Following Israel’s deliverance form Egypt they entered into the wilderness and faced various trying circumstances often leading to rebellious and unfaithful responses. Although God continuously met their needs in supernatural ways, they doubted and questioned the goodness of God and his benign intentions for them. Sometimes it was an issue of water or food. At other times they were confronted with the possibility of being overcome by an enemy. Israel’s typical response in these trails was to turn on their leaders, impugn the character of God and wish they were back in Egypt. God clarified that he allowed Israel to be tested in order to purify their hearts and bring them into absolute obedience.

Although Israel was punished for their moral failures in each of these scenarios, the most severe chastisement they received came at the border of Canaan in the face of the pejorative report brought by the ten spies. You can read the full account of this situation in Numbers 14. In this case, the people completely disbelieved God, accused him of bringing them out into the wilderness to kill them, made plans to return to Egypt and sought to stone Caleb and Joshua who attempted to persuade them of God’s true heart, intentions and ability to see them through whatever obstacles they faced.

In Caleb’s argument to the people, he strenuously warmed them about rebelling against God. The Hebrew word for rebel, marad, is defined in Strong’s thusly: to be contumacious, rebellious, seditious. Contumacious carries the following meaning: to be stubbornly perverse and rebellious; to be willfully and obstinately disobedient. Sedition is the act of leading others to rebel against authority. This is what Caleb was passionately warning the Israelites to avoid in their response to the spies’ report. As if this weren’t horrific enough, it gets even worse. Later in Numbers 14 we see God’s response to the rebellion of the people. “And the Lord said unto Moses, how long will this people provoke me”? What does it mean to “provoke” God? We mostly think of the term provoke as meaning to upset or possibly incite someone. However, the Hebrew renders this term thusly: to deride, to despise, to reject with contempt and derision. It is almost impossible to think of anyone intentionally, consciously treating God in this manner. However, this is exactly how God perceived the Israelites’ response.

Let’s see if we can summarize this situation and ascertain its significance for our discipline of confession today. God acted upon his eternal desire to form a people whom he would fill with his very presence by calling Abraham. From Abraham God amassed a people for himself shaping and refining them in the fires of affliction (Egypt) and ultimately delivering them through miraculous deeds. God made known his purpose to Israel of dwelling among them as his special people to whom he would provide an inheritance known as the Promised Land. At the border of the Promised Land and in light of the spies’ unfaithful report, the Israelites treated God with contempt, derision, perversion, obstinate disobedience, sedition and dispisableness. For these responses, for their refusal to enter the Promised Land, for their failure to believe and trust God, for their outrageous impugnment of the character of God, the people were disinherited and condemned to wander in the wilderness until all those over the age of twenty had died off. It would be hard to imagine a more final and ultimate punishment than to be cut off from God’s eternal intent and design to be filled with the fullness of his life with all of the ramifications appertaining thereto.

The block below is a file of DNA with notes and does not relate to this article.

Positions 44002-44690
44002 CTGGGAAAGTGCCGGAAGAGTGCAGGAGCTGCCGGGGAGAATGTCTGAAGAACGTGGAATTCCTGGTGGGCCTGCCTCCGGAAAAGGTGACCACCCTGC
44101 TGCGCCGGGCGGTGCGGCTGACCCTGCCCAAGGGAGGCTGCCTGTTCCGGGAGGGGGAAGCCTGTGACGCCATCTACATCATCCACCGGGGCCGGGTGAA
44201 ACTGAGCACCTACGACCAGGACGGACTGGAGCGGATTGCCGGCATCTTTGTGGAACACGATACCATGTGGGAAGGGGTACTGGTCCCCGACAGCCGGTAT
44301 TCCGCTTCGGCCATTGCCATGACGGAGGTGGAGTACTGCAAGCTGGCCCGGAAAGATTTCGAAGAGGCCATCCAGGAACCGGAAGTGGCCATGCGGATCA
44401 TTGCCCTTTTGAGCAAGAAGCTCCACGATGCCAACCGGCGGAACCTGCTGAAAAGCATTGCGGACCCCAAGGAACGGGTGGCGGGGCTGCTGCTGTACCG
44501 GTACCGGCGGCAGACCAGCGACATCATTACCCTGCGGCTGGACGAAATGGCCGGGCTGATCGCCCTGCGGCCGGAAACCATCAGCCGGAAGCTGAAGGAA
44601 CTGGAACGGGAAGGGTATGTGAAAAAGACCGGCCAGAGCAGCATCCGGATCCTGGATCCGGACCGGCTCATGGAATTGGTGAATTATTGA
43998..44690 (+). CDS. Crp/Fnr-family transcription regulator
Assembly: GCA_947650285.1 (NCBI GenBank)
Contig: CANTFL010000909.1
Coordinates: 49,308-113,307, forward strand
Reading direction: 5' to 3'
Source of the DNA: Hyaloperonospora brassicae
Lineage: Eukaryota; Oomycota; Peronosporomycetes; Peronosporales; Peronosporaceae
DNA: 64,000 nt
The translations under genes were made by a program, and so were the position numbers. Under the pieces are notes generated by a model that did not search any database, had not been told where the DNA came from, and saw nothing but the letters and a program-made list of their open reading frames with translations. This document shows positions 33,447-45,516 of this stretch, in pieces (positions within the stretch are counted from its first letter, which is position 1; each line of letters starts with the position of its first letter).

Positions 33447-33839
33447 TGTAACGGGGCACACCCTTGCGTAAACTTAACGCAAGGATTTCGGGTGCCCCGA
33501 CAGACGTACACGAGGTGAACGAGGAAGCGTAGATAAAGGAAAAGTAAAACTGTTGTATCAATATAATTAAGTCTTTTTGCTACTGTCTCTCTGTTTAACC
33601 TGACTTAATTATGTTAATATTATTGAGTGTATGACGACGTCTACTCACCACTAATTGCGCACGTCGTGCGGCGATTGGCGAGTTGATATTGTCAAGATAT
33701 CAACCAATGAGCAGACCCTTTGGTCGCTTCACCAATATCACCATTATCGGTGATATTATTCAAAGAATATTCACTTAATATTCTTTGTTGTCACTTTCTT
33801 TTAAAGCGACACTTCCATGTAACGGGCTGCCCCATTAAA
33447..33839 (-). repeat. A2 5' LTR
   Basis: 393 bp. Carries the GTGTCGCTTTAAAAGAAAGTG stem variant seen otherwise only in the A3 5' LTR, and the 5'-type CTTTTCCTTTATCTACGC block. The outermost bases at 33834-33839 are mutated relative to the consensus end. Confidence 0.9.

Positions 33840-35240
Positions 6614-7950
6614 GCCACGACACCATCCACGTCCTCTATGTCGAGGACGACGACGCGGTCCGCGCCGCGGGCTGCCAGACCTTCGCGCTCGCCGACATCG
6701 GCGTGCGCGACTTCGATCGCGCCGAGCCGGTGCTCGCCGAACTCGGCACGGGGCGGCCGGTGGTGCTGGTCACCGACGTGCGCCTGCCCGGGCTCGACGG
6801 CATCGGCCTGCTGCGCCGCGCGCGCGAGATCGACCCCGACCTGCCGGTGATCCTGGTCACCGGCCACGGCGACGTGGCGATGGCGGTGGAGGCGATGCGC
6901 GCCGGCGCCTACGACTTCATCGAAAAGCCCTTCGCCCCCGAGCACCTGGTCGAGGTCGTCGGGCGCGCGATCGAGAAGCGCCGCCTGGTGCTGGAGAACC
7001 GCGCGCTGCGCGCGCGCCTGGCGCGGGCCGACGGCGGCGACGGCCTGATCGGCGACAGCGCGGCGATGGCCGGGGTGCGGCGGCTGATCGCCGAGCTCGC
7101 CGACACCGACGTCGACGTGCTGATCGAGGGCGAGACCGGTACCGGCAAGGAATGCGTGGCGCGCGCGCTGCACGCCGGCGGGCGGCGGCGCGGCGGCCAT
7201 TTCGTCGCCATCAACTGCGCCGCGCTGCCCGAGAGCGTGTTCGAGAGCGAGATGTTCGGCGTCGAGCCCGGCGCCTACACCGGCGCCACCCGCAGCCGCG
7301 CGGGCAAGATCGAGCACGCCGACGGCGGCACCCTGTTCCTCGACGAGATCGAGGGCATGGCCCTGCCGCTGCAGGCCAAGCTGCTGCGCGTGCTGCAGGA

God’s ultimate intention has never changed or wavered. Being filled with the fullness of Christ, being conformed to his image, growing up into the full stature of Christ still remains Father God’s eternal desire and focus for our lives. Although there are myriad ways in which we can sin—far short of the glory of God—there is none more eternally fatal than refusing God’s overtures to bring us into the same relationship with himself that he enjoys with his only Son, Jesus. In determining the deepest egregiousness of sin, all one need do is ascertain to what degree a behavior, belief or attitude deters or precludes one’s progression into the fullness of Christ—the Promised Land.

Confessing our faults one to another is fully meant to help us discover and rectify the things in our lives that interdict God’s eternal work of taking his rightful place on the throne of our hearts. The consequences of not doing so are too monumental to contemplate. Working out the particulars of how confession is practiced in one’s life is mostly a personal matter. It is time to focus on that which is truly eternal, set our pride aside and cooperate with the eternal heart of almighty God.

Dr. F. Stoner Clark